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Smoothening your workflow with Git hooks

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I’m a big fan of automation. If a computer can do a task as well as I could, why should I be the one to do it, especially if I’m going to have to do it over and over again. Git hooks provide a way to run scripts when some Git commands are executed. It sounds perfect to delegate a bit more to the computer. Let’s see what we can do with them!

A quick overview of git hooks

Git hooks run when specific Git actions happen (here is a list of the available triggers), either on the server or on the client. They live in the .git/hooks directory of your project. Actually, if you have a Git project at hand and look into this folder, you’ll see a few hooks sample there (remove the .sample extension to activate them).

The sample provided are shell scripts. However, if you’re more comfortable with another language, you can definitely write them in Python, Ruby, PHP… The scripts will run in non-interactive environment, though, which makes getting user input a bit tricky. For this article, the hooks will be written in Javascript. While this might seem an odd choice, I first wrote them for a web project. The project used Grunt as a build tool, so I was sure node was available.

Now let’s dive in and create a couple of client hooks:

  • a first one to prevent commit if the project cannot be built
  • another one to make sure commit messages contain certain piece of information

Both will require commits to be triggered. Obviously, we don’t want to ruin the logs of our project. What we can do to avoid that is create a separate branch we’ll destroy after we’ve created the hooks. Doing commits also means we’ll need to make file changes. We’re talking of automation, so we’ll not do it by hand. We can use this little command for example:
echo $RANDOM > hook-dev && git add hook-dev && git commit (replace $RANDOM by %RANDOM% on Windows).

Building before committing

On to the first hook, now! Ideally, you’d run a build before every commit you make. It can be easy to forget it and let a commit that doesn’t build slip past and get in the tree. Hopefully, you’d have some form of continuous integration running against one of your remote repository to notify you. But why wait for the code to be pushed to a remote repo to get this information?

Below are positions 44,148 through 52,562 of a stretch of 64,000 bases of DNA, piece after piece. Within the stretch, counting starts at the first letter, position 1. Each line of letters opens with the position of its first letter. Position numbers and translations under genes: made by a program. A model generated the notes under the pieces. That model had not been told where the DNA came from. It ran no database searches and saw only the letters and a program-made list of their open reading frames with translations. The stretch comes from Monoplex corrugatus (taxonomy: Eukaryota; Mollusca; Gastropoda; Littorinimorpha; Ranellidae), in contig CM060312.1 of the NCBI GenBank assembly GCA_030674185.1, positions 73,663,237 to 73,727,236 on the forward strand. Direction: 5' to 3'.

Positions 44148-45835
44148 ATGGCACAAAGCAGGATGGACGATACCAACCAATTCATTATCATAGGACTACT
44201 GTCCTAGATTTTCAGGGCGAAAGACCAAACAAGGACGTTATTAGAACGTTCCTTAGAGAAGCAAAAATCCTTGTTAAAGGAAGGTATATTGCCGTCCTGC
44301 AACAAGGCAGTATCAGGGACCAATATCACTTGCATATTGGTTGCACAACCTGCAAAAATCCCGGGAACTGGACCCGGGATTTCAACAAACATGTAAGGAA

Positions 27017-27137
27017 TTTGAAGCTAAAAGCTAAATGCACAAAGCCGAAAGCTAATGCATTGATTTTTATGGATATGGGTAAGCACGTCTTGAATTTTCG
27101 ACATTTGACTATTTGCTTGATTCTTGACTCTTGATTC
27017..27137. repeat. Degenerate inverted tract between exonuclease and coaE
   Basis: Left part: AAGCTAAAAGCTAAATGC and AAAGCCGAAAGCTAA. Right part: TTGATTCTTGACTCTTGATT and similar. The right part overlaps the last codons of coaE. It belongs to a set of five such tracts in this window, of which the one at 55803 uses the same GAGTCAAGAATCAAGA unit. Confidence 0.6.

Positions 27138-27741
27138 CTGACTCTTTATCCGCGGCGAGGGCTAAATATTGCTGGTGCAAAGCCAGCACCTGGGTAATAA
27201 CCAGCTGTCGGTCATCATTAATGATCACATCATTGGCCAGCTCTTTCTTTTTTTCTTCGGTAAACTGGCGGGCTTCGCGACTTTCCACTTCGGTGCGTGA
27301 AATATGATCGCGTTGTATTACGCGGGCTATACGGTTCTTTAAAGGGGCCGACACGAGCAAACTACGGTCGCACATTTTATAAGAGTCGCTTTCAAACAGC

Using the pre-commit hook, we can run the build every time we commit. No human interaction needed, the build won’t be forgotten. If the build fails, we can abort the commit by returning a non-zero status, keeping the tree clean of code that doesn’t build. Here’s what we need for this first hook:

Asking for some input

The second hook will ensure that commit message contain specific informations, like the ID of the issue you’re working on. We could use commit message template, but using the -m option when commtting will bypass this easily. Instead, we’ll use the commit-msg hook to prompt the user for an issue ID. No issue ID provided, no commit (as for the pre-commit hook, a return status different than 0 will prevent the commit). Let’s see how this one goes:

Note: This hooks rely on reading /dev/tty on Linux to get the user input, as hooks run in non interactive terminals. On Windows, there seems to be a ‘CON’ or ‘CON:’ stream to read from, but I couldn’t get it to work. An alternative to prompting the user could be to check the commit message follows a given format.

Wrapping it up!

Much more can be done than these two examples. There are many other triggers you can create hook for, and many things you can do in the scripts you write. Watch out, though, commits could quickly become a burden if you run too many hooks (or just slow operations), so you don’t want to overdo it. However, hooks are a really great tool to automate your workflow around Git.